– The article viewable at the above website brings us all up to date. The article clearly states this procedure is in a TRIAL state for only INTERNATIONAL ELITE rugby. It is not policy. USA Rugby has not made any official endorsement of this trial and has not made any change in our policy.
– When used in international elite play, the only way a player can be returned to play is for a MEDICAL DOCTOR to administer a pitch side assessment that includes the Maddocks Questions (cognition), a balance assessment and a ‘symptoms and signs’ assessment. If the PHYSICIAN clears the player, the PHYSICIAN takes full responsibility for the medically cleared to play decision. The MW situation is much different: it is rare for us to have a ‘team physician’ on the sideline, and if they are present, most do not know what tests to administer nor realize the risk they are taking with ‘clearing’ an athlete. To repeat policy: Only a physician can clear an athlete to return to play. For a referee to take on this responsibility on the advice of other than a physician puts that referee in a huge risk zone.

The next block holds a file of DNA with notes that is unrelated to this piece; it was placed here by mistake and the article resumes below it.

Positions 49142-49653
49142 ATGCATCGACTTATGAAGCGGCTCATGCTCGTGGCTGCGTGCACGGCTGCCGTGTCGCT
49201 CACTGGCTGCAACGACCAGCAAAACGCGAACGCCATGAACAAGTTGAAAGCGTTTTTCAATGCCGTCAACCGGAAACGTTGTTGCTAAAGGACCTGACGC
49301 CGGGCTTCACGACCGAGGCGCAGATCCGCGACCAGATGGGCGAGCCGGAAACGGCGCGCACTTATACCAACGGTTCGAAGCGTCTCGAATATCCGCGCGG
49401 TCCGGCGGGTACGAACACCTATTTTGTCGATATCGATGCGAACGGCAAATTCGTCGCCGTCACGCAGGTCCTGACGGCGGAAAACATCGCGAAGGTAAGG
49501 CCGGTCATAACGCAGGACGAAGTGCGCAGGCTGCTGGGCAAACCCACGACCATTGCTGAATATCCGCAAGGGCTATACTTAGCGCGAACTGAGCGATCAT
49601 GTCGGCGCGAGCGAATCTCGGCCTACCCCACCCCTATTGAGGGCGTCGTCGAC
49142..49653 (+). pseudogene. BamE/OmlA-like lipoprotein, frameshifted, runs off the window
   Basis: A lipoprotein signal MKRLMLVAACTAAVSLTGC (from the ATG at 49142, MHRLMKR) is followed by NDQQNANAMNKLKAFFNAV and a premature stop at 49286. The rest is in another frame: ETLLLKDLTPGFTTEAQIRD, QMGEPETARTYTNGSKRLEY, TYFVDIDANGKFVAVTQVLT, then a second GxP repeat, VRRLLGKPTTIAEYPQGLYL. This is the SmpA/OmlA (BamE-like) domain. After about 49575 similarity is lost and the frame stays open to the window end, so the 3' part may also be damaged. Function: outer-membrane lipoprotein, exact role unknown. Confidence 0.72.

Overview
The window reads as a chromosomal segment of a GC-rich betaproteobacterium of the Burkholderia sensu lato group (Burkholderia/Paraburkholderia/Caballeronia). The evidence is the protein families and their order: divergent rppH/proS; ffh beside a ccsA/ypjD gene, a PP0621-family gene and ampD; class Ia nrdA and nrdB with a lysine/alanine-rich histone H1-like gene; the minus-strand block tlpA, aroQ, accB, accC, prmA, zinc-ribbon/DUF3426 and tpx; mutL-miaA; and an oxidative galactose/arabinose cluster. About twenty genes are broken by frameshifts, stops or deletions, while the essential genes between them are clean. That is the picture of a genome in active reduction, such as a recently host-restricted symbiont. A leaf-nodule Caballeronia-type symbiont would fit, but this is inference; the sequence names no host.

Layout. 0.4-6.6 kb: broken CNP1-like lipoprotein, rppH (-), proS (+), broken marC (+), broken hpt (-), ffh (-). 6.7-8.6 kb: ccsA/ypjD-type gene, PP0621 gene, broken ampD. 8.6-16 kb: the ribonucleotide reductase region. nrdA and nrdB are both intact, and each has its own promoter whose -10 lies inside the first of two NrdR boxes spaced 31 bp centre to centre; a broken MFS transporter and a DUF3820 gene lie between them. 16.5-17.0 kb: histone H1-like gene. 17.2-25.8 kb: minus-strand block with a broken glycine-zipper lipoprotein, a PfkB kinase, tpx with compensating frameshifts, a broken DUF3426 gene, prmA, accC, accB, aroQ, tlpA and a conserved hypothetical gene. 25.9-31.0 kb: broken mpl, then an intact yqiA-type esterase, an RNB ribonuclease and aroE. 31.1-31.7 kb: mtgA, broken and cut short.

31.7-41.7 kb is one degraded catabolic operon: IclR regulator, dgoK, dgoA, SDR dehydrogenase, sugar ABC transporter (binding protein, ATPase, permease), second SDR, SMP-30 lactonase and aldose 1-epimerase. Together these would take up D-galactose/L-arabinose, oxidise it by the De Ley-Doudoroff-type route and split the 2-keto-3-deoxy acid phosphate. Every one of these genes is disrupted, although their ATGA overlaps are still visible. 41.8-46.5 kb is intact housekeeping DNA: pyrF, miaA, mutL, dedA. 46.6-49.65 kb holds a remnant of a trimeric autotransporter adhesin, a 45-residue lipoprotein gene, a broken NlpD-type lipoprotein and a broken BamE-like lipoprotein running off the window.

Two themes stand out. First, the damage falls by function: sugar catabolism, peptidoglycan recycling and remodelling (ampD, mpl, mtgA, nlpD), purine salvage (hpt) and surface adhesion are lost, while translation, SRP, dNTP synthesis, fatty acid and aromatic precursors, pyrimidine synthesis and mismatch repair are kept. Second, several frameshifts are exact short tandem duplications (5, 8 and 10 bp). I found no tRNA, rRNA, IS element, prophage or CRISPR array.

IRB Regulation 10 continues to apply:
Regulation 10 features a two-pronged approach to protect players at both the elite and community levels. Where concussion is diagnosed, a player must be removed from the field of play and not return to play or train on the same day and must be guided through a dedicated return to play protocol.
All players with suspected concussion where there is no appropriately qualified person is present to diagnose concussion must be removed from the field of play and not return to play or train on the same day and should be reviewed by an appropriately qualified person and then should complete the graduated return to play protocol described in the IRB Concussion Guidelines
Summary. We all want fewer injuries, especially head injuries. Removing a player from play if there is any doubt is the safest way to realize that. A gradual return to play based on qualified medical assessments is the current policy and any decision to return to play is out of the referee’s hands. Until we get clearance from the IRB and USA Rugby on a policy change, we should not allow any time for a pitch side assessment for a questionable concussion in non-international elite games. That player comes off; period.
Please forward this to fellow referees and coaches.
Harry Laws, MD
IRB Medical Educator